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EARLY CRITICISM JEFFREY (Lord Francis), Edinburgh Review: No. 38, Art. 10, Childe Harold; No. 42, Art. 2, The Giaour: No. 45, Art. 9, The Corsair and Bride of Abydos; No. 54, Art. 1, Byron's Poetry; No. 56, Art. 7, Manfred: No. 58, Art. 2, Beppo; No. 70, Art. 1, Marino Faliero; No. 72, Art. 5, Byron's Tragedies. Also in his Critical Essays. - SCOTT (Sir Walter), Childe Harold's Pilgrimage; in the Quarterly Review, 1818. Also in his Critical and Miscellaneous Essays. – MACAULAY (T. B.), Moore's Life of Byron; in the Edinburgh Review, 1831. Also in his Essays. — SOUTHEY (R.), Essays, 1832. - HAZLITT (W.), Spirit of the Age. – HUGO (V.), Littérature et Philosophie, 1834.

LATER CRITICISM *ARNOLD (M.), Essays in Criticism, Second Series, 1888. BRANDES (G. M. C.), Shelley und Lord Byron: Zwei litterarische Charakterbilder, 1894. — *BRANDES (G. M. C.), Die Hauptströmungen in der Litteratur des neunzehnten Jahrhunderts, Vol. IV; English translation, 1904. CHESTERTON (G. K.), Twelve Types: The Optimism of Byron, 1902. DARMESTETER (James), Essais de Littérature anglaise. . -- DOWDEN (Edward), French Revolution and English Literature: Essay VI. 1897. - DOWDEN (Edward), Studies in Literature: French Revolution and Literature, 1878. - HENLEY (W. E.), Views and Reviews, 1890. -HUTTON (R. H.), Literary Essays, 1871, 1888. --- KingSLEY (Charles), Works: Thoughts on Shelley and Byron. -- LOFORTE-Rondi (Andrea). Nelle Letterature straniere, 1903. — MAZZINI (G.), Essays: Byron and Goethe. — *MORE (Paul E.), Atlantic Monthly, Dec., 1898: The Wholesome Revival of Byron; Introduction to the Cambridge Edition, 1905; Shelburne Essays, Third Series: Don Juan, 1906. -- *MORLEY (John), Miscellanies, Vol. I, 1871. -- *PYRE (J. T. A.), Byron in our Day; in the Atlantic, April, 1907. -- *SCHMIDT (Julian), Portraits aus dem neunzehnten Jahrhundert: Lord Byron, 1878. --- SWINBURNE (A. C.), Miscellanies: Wordsworth and Byron, 1886. — *SWINBURNE (A. C.), Essays and Studies, 1875. — *SYMONDS (J. A.), In Ward's English Poets, Vol. IV. — *TAINE (H.), History of English Literature, Vol. IV, 1863, 1871. — *TRENT (W. P.), Authority of Criticism: The Byron Revival, 1899. - *WATTS-DUNTON (T.), In Chambers's New Cyclopædia of English Literature, Vol. III, 1904.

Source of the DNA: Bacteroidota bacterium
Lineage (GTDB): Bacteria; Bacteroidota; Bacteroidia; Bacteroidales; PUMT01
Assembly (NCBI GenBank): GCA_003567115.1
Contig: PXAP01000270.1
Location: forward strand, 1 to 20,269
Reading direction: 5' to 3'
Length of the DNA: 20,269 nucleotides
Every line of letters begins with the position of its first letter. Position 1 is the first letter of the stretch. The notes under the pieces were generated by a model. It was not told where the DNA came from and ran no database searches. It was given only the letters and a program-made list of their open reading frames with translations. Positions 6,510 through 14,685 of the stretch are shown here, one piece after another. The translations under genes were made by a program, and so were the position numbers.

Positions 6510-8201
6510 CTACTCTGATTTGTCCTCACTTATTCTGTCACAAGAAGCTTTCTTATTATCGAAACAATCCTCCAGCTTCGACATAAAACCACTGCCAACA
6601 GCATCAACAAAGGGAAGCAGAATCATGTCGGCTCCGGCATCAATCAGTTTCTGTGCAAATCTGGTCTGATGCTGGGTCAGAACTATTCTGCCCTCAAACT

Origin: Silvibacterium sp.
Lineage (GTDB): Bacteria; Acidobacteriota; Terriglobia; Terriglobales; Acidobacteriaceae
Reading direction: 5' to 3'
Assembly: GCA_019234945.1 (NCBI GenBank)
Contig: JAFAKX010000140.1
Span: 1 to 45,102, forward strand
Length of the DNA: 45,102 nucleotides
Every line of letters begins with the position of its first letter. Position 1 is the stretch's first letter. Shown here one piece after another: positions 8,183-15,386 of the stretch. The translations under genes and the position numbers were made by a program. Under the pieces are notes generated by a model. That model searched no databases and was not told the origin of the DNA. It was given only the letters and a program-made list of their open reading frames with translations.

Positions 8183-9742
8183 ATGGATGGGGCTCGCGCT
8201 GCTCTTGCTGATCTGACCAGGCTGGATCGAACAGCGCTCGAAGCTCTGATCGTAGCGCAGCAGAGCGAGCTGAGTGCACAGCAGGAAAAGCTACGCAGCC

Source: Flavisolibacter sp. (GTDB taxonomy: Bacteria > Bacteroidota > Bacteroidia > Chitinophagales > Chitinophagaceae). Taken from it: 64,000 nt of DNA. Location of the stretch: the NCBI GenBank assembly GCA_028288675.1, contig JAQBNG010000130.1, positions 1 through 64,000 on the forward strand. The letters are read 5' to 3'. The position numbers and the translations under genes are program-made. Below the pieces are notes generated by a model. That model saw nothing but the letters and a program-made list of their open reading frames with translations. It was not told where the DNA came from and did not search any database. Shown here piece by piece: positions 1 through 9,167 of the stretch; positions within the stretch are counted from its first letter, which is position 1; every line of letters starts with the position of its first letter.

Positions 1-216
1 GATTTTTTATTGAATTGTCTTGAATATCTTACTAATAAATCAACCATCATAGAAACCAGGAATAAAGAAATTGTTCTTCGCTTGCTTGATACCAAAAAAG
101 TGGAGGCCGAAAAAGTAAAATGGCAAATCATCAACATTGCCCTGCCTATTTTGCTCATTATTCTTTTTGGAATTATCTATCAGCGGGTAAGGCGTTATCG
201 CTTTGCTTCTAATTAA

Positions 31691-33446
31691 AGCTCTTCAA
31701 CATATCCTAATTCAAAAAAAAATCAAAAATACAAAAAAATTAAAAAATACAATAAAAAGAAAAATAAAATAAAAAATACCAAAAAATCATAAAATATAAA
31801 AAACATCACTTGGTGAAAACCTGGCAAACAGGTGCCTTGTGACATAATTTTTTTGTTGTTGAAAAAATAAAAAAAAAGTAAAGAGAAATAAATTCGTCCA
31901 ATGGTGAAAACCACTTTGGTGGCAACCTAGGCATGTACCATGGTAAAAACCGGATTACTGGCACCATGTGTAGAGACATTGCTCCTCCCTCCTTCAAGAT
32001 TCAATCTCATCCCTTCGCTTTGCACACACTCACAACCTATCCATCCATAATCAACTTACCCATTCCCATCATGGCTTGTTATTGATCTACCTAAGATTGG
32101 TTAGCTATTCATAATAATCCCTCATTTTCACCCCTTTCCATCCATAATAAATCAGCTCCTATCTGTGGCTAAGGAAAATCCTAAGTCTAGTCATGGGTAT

*WOODBERRY (G. E.), Makers of Literature (1890), 1900.

AUSTIN (Alfred), The Bridling of Pegasus, 1910: Wordsworth and Byron, - COLLINS (J. C.), Studies in Poetry and Criticism, 1905. – GENDARME DE BEVOTTE (G.), La Légende de Don Juan: son Évolution dans la littérature des origines au romantisme, 1907. - HANCOCK (A. E.), French Revolution and the English Poets, 1899. -- LANG (A.), Poets' Country, 1907. LEONARD (W. E.), Byron and Byronism in America, 1905. – MENGIN (Urbain), L'Italie des Romantiques, 1902. -- Moir (D. M.), Sketches of the Poetical Literature of the Past Half-Century, 1851. — NISARD (Désiré), Portraits et Études d'Histoire littéraire. — PAYNE (W. M.), Greater English Poets of the Nineteenth Century, 1907. — Schuyler (Eugene), Italian Influences. — SYMONS (A.), Romantic Movement in English Poetry, 1909.

BYRON'S INFLUENCE ON THE CONTINENT See BRANDES, ELZE, CASTELAR, TAINE, MENGIN, NISARD, MONDOT, LESCURE, Hugo, etc., above; and LAMARTINE and GAUTIER, below.

ACKERMANN (Richard), Lord Bryon: sein Leben, seine Werke, sein Einfluss auf die Deutsche Litteratur. — BLAZE DE BURY (H.), Tableaux romantiques de Littérature et d'Art, 1878: Lord Byron et le Byronisme; from the Revue des deux Mondes, Oct. 15, 1872. - CLARK (W. J.), Byron und die Romantische Periode in Frankreich, Inaugural Dissertation, Leipzig, 1901. --- DUMAS, Mémoires, Vol. IX, Chap. 6, 7 and 8. -- *ESTÈVE (E.), Byron et le romantisme français - essai sur la fortune et l'influence de Byron en France de 1812 à 1850, Paris, 1907. — *GOETHE, Conversations with Eckermann. -- HOHENHAUSEN (E. P. A.), Rousseau, Goethe, Byron, ein Kritisch-literarischer Umriss aus Ethischchristlichem Standpunkt, 1847. — KAISER, Byron's und Delavigne's Marino Faliero, Dusseldorf, 1870. - LAMARTINE, Le dernier Chant de Childe Harold, 1824. -- LORENZO y D'AYOT (Manuel), Shakspere, Lord Byron, y Chateaubriand, como modelos de la Juventud Literaria. — MELCHIOR (Felix), Heinrich Heine's Verhältnis zu Lord Byron, Berlin, 1903. -- MUONI (Guido), La Fama del Byron, e il Byronismo in Italia, 1903. -- MONTI (G.), Studi Critici: Leopardi e Byron, 1887. - MUSSET (A. de), La Coupe et les Lèvres (Dédicace), Lettre à Lamartine, Namouna, etc. -- OCHSENBEIN (W.), Die Aufnahme Lord Byrons in Deutschland und sein Einfluss auf den jungen Heine, 1905.